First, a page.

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Our society and culture seems to be pushing girls towards becoming more masculine. They're told that they should not want to be like "Barbie" but rather "Rey" from Star Wars.

I think that what girls are actually "told" by society is that they have the choice to be one or the other, or anything in between. Besides, what's wrong with Rey? (Well, we may find out in a few months or a couple of years. So far she is on the Light Side of the Force, but they are hinting at a major plot twist, so who knows?)  Girls can be warriors too.

 

As a side note, it's also incredibly sad to me that Star Wars has largely become a franchise for girls. more so than boys.

Are you talking about the fans, or the characters, or both? Either way, I don't see it. I am a Star Wars fan (if you can't already tell) and I don't see it really skewing toward one gender or another. Character-wise, it is still mostly male, with each trilogy's major characters being a bunch of guys and one (1) "girl" - Leia, then Padme, now Rey.  Even most of the minor and background characters are men.  Even most of the puppets/CGI's are men.

 

Are you one of those people who was upset that they remade "Ghostbusters" with an all-female main cast?  Apparently that was a big deal with some men.  I actually wanted that to be a great movie, because the first two were great.  Unfortunately, it was just not funny.  It had nothing to do with the gender of the Ghostbusters.  It was just a lousy movie.

Edited by NJCubScouter

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Don't think anyone is saying girls don't want the things boys have. I think the point is BSA has a program for that called Venturing. Otherwise their only other option is GSUSA. If they are not meeting the needs of girls then maybe they should change to meet those needs.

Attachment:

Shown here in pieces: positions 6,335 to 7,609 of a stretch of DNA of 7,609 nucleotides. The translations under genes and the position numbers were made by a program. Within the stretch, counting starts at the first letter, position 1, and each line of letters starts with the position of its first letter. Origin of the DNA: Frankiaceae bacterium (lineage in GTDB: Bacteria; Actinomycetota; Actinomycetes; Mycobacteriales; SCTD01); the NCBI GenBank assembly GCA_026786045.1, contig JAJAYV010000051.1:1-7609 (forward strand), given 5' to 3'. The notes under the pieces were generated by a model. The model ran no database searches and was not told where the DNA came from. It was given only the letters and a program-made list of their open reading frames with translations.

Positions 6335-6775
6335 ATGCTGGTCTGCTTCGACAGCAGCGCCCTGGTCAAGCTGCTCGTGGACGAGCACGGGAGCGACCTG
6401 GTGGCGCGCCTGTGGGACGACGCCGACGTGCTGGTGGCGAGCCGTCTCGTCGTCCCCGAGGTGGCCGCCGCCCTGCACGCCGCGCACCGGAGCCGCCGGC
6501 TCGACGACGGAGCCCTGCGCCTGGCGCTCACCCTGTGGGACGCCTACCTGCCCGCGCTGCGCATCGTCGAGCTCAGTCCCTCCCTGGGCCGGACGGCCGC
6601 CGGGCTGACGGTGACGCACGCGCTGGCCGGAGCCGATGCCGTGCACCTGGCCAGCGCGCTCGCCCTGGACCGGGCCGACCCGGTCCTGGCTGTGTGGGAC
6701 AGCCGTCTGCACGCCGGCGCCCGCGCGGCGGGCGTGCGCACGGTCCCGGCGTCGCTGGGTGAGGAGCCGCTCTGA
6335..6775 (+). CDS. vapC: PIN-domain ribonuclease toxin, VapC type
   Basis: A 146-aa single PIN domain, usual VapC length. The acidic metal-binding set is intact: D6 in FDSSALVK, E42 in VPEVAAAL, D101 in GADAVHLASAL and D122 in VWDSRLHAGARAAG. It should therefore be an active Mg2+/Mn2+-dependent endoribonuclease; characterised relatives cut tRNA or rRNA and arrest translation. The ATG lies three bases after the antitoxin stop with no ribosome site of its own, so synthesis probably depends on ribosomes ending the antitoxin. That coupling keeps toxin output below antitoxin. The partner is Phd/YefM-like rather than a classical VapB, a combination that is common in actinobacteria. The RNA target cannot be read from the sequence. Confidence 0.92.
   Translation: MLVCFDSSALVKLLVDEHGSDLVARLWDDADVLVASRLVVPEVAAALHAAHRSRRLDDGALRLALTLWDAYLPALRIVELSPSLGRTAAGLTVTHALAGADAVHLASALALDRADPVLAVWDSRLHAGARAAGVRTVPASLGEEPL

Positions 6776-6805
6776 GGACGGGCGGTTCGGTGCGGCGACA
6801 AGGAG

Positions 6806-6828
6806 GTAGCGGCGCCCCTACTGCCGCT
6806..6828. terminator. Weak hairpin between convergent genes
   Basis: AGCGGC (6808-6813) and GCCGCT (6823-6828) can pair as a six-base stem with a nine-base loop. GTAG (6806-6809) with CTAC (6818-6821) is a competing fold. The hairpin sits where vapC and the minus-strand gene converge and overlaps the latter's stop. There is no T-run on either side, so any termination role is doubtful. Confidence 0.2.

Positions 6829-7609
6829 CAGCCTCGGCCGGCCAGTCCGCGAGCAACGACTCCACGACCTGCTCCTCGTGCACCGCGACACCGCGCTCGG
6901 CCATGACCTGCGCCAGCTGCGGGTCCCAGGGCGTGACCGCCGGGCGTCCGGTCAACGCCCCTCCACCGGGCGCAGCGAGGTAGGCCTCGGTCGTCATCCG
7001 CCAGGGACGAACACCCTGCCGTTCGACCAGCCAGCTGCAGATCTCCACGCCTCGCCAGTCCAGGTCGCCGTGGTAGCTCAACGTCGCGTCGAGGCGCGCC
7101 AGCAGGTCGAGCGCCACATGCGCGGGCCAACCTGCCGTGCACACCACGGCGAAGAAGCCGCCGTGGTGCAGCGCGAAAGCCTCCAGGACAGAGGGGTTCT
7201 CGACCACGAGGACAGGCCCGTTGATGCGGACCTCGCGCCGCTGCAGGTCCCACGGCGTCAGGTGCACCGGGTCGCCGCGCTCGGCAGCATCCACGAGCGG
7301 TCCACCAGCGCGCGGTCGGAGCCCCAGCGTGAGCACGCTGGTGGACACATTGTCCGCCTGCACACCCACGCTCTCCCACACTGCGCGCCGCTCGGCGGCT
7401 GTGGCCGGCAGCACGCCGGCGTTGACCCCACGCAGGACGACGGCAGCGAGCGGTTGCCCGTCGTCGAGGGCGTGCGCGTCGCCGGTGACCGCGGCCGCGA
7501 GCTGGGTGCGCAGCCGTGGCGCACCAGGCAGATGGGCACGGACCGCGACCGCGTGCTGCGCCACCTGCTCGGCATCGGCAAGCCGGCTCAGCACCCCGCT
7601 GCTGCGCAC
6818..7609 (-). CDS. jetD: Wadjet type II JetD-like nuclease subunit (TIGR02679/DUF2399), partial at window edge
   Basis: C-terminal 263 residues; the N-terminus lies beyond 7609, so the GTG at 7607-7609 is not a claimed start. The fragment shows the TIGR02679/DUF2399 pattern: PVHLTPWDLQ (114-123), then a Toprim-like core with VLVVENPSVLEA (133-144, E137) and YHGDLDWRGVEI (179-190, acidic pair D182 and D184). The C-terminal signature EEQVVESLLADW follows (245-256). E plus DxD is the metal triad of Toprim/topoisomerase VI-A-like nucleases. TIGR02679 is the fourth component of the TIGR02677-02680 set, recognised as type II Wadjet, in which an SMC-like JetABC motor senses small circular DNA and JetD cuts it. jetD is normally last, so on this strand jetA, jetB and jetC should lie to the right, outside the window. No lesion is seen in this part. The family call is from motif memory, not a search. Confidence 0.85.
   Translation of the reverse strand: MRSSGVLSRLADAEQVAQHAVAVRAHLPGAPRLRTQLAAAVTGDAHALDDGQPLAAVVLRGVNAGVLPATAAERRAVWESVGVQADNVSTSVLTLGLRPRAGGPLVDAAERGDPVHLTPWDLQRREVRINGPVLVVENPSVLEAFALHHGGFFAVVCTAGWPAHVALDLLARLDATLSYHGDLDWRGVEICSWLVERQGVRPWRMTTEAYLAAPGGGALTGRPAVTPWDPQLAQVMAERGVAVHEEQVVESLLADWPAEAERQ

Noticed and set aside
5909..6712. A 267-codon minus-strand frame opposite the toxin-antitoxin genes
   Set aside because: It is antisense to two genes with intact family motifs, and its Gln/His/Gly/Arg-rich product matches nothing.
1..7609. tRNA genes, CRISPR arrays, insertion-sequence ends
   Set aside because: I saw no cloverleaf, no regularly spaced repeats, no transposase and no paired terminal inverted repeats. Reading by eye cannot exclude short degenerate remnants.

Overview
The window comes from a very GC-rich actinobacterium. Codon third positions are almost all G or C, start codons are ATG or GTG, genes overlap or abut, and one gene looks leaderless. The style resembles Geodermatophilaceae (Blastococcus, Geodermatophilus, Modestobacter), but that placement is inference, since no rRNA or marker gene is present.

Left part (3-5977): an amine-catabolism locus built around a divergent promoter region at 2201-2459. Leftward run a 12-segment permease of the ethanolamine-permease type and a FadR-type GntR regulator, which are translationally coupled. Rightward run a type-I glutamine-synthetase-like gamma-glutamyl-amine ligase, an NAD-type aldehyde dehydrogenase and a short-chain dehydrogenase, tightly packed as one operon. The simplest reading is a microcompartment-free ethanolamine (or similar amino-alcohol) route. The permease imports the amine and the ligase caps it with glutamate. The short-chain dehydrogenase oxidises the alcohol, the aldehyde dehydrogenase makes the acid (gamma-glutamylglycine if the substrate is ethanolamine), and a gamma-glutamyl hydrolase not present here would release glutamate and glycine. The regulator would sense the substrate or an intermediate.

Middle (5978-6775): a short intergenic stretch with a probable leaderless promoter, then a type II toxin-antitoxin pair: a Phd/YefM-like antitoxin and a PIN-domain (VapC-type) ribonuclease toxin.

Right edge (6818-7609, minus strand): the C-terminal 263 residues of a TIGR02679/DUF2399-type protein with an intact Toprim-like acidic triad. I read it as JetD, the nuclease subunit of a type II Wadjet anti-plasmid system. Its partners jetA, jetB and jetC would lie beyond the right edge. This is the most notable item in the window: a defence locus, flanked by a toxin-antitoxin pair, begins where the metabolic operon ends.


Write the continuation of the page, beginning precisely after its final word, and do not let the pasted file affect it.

For now the only official BSA option for girls is Venturing and Explorers.

 

Curious, but what niche does GSUSA serve that BSA doesn't?

Edited by Col. Flagg

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I actually feel just as uncomfortable with the idea of Cub Scouts going co-ed as I do with the Boy Scouts considering the same. They are far younger and more impressionable at that age, and for them to be raised in a setting where we are basically telling them that there is no difference between the two sexes is, to me, highly objectionable.

 

That said, I don't believe it is wise nor productive to waste time speculating on whether or not it is going to happen. As of right now, it has not, and any local units doing so, do so against official BSA policy. But I know that I would not allow any girls to join my group, and if a parent were to ask, I would politely inform them that the Cub Scouts is a program for boys, and that I cannot accept their daughter as a member. But I would also suggest to them one of the MANY alternative programs that are available for girls which wouldn't require a 100-year-old program to change the fundamental nature of its organization, one that isn't even designed to fully meet the needs of girls anyway.  :cool:

Edited by The Latin Scot
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Ha! I actually thought the new Ghostbusters was fine for what it was; i.e. a popcorn flick. Didn't see it in the theater of course, just caught it when I came around on cable.

 

No, my feathers weren't ruffled at all by the all female cast (lol)

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The niches I eluded to are girls only/boys only. Inside and crafty/outside and camping, cookies/popcorn, etc. As far as a 100+ year old group changing their programs to meet the wants of others, many groups have done so already. Prime example is Campfire, they went coed to meet the needs/desires of their members. It is actually very easy to change. The hard part is getting buy in from the people already involved. Adapting to change is the hard part.